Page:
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Jan-Peter

How do you put your worldview and beliefsystem in your music?

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How do you put your worldview and beliefsystem in your music?

A lot of the great composers like Vivaldi, Bach, Mozart, Haydn, Beethoven, Mendelssohn, Dvorak, Messiaen, have tried to put their worldview in their compositions. So my question is: do you try to do the same? And: how do you do that?

This is NOT a topic about the existence of God etc.(That would be offtopic) This is about your music in combination on your faith/worldview/beliefsystem.

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If this is not an topic concerning God you should not mention only christian composers. For the sake of argument I'd like to add the mystical Skryabin, the mathematician Xenakis, the Buddhist Glass, etc...

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What a fascinating discussion! I tend to disguise my worldview within my music. Numbers I find to be sacred, 'like 3 and 7', I will put in my music - much the same as Mozart did in the overture to Die Zauberflote. Some of the 'hidden' meaning in my work includes: witchcraft imagery, apocalyptic visions, etc. Very fascinating topic, indeed.

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I don't intentionally, but I think there are elements that come out, even in the very nature of not intentionally showing it blah blah "art" poop.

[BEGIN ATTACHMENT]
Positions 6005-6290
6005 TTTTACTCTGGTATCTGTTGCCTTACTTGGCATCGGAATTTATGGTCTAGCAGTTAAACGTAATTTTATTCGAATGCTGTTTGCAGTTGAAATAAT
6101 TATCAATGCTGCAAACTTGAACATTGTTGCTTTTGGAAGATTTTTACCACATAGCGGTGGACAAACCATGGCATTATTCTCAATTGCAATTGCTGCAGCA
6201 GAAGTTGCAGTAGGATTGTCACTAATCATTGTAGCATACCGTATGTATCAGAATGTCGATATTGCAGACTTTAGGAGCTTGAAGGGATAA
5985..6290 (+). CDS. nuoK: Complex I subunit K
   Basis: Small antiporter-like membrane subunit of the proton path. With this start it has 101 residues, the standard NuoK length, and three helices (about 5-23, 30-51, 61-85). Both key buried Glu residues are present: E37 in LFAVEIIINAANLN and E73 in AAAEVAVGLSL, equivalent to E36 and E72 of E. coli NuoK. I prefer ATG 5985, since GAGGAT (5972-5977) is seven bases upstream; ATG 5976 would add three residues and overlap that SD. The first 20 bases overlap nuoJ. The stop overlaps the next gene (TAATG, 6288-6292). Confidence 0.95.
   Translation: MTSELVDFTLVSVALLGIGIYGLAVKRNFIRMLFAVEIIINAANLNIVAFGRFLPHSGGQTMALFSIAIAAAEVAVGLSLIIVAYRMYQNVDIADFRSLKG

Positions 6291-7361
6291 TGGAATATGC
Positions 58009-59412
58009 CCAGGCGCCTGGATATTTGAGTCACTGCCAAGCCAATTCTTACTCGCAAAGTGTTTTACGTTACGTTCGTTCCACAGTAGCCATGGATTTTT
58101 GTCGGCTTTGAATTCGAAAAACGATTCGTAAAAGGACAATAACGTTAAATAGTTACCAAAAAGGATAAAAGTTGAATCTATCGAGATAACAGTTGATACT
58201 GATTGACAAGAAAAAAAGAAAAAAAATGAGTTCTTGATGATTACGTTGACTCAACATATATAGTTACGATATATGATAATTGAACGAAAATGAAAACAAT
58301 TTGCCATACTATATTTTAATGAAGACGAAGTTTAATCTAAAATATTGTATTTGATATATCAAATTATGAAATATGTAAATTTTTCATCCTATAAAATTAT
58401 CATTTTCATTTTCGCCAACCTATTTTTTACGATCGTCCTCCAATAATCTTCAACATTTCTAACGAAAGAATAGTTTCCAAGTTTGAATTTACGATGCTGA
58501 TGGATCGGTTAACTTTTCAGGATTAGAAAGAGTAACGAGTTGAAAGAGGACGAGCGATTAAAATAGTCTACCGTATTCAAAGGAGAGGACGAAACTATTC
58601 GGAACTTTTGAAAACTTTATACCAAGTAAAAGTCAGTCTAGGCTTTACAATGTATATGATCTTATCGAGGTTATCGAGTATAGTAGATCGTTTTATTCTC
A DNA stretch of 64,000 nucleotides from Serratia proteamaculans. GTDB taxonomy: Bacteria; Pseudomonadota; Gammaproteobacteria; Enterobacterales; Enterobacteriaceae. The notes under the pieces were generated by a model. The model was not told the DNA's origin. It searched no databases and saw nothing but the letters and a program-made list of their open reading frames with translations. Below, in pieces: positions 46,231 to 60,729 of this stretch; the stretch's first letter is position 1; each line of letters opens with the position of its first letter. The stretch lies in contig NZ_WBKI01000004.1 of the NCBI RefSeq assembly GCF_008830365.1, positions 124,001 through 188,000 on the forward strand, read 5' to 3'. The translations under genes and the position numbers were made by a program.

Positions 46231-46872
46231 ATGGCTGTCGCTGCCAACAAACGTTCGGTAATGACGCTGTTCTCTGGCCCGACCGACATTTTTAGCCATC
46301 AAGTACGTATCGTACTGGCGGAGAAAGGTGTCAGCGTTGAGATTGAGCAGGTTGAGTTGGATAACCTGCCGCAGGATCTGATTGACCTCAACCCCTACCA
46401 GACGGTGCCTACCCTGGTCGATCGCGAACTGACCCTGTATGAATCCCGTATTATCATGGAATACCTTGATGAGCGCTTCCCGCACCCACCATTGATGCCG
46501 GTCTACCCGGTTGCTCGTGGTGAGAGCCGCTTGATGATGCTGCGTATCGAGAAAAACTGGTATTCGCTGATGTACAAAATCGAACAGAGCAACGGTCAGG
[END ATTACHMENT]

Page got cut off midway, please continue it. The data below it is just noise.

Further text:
Meaninglessness and arbitrariness are important to my music, as is meaning/good from meaninglessness - something close to synchronicity but not as philosophic. DIY and sort of "blue collar art" are kind of what I aspire to, but I'm not skilled enough really.

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This sort of thing happens naturally. Your worldview is the essence of what you think - it is the combination of your philosophy on a number of different issues. When you express yourself whether it is in a painting, in music or in poetry the way you do it reflects your worldview. When Claude Debussy ushered in the Impressionist movement he brought a completely different way of thinking about melody then composers before him. He focused less on solid lines of melody. He blurred the finite line between melody and accompaniment or the other lines of music written. It was his philosophy on reality, rights and wrongs, existence of God, etc. that led him to naturally find this way of composing that he did. It is not that he necessarily had to conscientiously think about the fact that he was making a statement about his worldview through his music when he was composing it for the statement to be made. Art is an expression of ones worldview and this just comes out in the art naturally.

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@RRR: that is true but on the other hand: just because it comes naturally it doesn't mean you can't analyze what you are doing when you compose.

@jawoodruff: What does the number 3 and 7 mean in your view? And how can I hear that in your composition?

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This is indeed a very interesting discussion! :)